So what are we left with?  Re-tread after re-tread.  Sure there have been nice improvements in combat, incredible leaps in graphics, excellent tweaks to questing/journal engines, some twists here and there on PvP, but in terms of creating a living, breathing MMORPG WORLD that anyone can dive into – little  progress at all.  Every quest NPC resets, every story is repeated for every player, every mob no matter how mighty will eventually “pop” again for the next set of raiders to kill ad infinitum.  If this is all we’re playing for, why not enjoy an in depth story based RPG like Dragon Age instead?  Or play an Action-RPG like Diablo?  Of course I’m not accounting for the community experience of raiding and grouping, but even these could theoretically be achieved in a smaller-scale multi-player game (which allowed for as many as the largest raid groups these days).  What’s the point of the “massive” in MMO if individuals (or groups) are simply just repeating or doing the same exact content without interaction amongst the “masses”?

So is the answer to the above question more PvP?  Sure, perhaps, on some level at least.  Large-scale PvP is certainly a form of interaction benefitting from more and more players.  But no one has seemed to be able to consistently capture the essence of this in a truly meaningful way, for very much the same reasons.  Because ultimately nothing matters.  You can bring an opposing faction to its knees in games like WAR or WoW, but who cares?  You can kill the same guy or the same NPC over and over but he’ll just be back again.  Ultimately everything will all just “reset” magically so that it can be done again.  The fighting for fightings sake is fun, of course, but then again, that can simply be done in an FPS, or maybe an instanced, Guild Wars-esque environment, if the goal is to have balanced PvP team combat.  All the massive part generally adds to the equation (when left unchecked) is zerg-like gameplay which devolves into which side has the most players.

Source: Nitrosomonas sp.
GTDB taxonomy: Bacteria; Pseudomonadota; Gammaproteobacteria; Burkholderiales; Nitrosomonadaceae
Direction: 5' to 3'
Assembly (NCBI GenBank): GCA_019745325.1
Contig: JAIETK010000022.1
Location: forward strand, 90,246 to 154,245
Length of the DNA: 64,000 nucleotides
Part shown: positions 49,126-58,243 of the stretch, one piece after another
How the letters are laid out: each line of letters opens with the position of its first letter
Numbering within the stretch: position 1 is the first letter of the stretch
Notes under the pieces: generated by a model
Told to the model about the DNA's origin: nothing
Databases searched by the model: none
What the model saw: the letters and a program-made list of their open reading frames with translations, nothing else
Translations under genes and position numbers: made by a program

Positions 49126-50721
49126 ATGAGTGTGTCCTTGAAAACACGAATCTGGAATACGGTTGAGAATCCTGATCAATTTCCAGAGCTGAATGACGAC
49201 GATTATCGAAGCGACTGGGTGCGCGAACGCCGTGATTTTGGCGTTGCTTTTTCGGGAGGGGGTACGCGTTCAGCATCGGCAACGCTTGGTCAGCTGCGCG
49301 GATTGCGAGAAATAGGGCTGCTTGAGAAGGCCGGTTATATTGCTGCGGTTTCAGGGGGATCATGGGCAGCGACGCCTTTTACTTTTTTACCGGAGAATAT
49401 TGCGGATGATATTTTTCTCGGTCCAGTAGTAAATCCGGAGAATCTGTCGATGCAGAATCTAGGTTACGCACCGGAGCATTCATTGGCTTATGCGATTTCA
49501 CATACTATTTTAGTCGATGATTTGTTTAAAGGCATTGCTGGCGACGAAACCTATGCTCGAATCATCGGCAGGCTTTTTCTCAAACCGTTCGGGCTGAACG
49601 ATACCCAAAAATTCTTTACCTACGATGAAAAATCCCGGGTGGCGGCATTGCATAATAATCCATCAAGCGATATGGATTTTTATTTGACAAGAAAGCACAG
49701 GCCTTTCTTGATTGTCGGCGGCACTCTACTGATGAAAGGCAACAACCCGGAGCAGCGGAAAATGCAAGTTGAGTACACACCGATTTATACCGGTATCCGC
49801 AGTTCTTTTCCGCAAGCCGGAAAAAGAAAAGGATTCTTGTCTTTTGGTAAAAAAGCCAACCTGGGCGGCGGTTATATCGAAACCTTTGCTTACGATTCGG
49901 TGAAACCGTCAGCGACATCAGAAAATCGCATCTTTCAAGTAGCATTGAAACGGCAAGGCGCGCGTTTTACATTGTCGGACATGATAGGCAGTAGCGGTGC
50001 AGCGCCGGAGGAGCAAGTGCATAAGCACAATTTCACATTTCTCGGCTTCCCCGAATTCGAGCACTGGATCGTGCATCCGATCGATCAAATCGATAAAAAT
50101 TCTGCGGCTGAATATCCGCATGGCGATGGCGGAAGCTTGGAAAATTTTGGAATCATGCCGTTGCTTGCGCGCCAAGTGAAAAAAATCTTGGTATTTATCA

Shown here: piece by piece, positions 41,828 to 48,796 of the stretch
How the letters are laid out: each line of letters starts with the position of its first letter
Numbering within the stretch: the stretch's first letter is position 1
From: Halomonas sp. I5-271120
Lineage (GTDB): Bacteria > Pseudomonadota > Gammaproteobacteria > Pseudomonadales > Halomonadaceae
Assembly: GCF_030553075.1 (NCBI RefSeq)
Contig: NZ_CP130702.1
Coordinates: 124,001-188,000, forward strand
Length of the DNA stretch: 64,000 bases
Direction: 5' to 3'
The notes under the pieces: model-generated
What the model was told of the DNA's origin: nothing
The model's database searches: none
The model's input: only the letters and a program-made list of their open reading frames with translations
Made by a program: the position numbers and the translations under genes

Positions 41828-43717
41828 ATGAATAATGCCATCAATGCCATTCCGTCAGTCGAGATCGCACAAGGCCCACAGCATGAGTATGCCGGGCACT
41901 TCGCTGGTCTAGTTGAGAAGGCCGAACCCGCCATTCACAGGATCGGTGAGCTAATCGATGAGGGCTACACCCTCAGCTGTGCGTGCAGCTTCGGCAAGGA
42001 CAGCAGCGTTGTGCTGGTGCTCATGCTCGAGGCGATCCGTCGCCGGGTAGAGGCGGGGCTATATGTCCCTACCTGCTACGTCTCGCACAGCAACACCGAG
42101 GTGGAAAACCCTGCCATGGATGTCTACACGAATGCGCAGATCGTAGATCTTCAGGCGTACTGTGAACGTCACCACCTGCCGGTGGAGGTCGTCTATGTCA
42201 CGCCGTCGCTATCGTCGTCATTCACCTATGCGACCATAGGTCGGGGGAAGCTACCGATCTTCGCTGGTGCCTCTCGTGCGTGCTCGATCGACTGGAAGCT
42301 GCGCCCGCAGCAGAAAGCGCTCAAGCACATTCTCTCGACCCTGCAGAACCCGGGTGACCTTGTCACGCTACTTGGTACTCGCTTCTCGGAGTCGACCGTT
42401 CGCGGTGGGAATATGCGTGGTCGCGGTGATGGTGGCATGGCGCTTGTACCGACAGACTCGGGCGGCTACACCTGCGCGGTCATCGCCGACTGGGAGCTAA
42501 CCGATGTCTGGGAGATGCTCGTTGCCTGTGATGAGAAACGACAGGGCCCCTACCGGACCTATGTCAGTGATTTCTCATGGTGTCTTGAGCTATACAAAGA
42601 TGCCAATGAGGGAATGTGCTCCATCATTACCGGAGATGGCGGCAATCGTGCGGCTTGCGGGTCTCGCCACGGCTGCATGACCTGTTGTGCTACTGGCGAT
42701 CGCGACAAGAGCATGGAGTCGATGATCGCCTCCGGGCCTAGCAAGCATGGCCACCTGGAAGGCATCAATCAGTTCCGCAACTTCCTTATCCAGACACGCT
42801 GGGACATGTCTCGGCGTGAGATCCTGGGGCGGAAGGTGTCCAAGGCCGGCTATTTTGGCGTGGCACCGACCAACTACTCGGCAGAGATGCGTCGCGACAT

This is what sets the Sandbox game apart, and should theoretically set the true next generation of MMORPGs apart.  When a group of people allied to destroy my guild’s city and plunder it’s riches, it actually happened, and there was no turning back.  There is no reset button to rely upon.  We fought to preserve what we had built, or planned to save what we could to rebuild.  Now that group that destroyed my city are my sworn enemies, and I will likely seek revenge.  But what if I need them to fight off an even greater danger, say some uprising of demons?  Will I set aside my past differences to ally against a greater evil?  Should I turn on my new allies at a critical moment and make a deal with the devil?   There are consequences to every action and every decision.  I’m not saying this style of game is necessarily for everyone, but certainly it would be a change to today’s model. 

I am also not saying there is absolutely no meaning or no fun in today’s batch of MMORPGs, as I have certainly enjoyed my time in many of them.  But it’s been EIGHT years and countless releases for me now, and I simply yearn for something that takes the genre to the next level. Slapping on a new coat of paint with a fresh new license is not the answer I’m looking for anymore.  If I really want old school style of gameplay I have more than enough choices to enjoy that in, many of them now becoming free to play.  So what I really want is to see a Shadowbane/Horizons hybrid with a brand new engine (that doesn’t crash), with NPCs and mobs that evolve, with life and death consequences, with cities built and lost, its history, politics and economy created by the players, and the ability to contribute to the meta-world/story even if I only have a few hours a week to play.  I want nothing less than my avatar to be able to enter and participate in, and even shape, a truly evolving virtual world.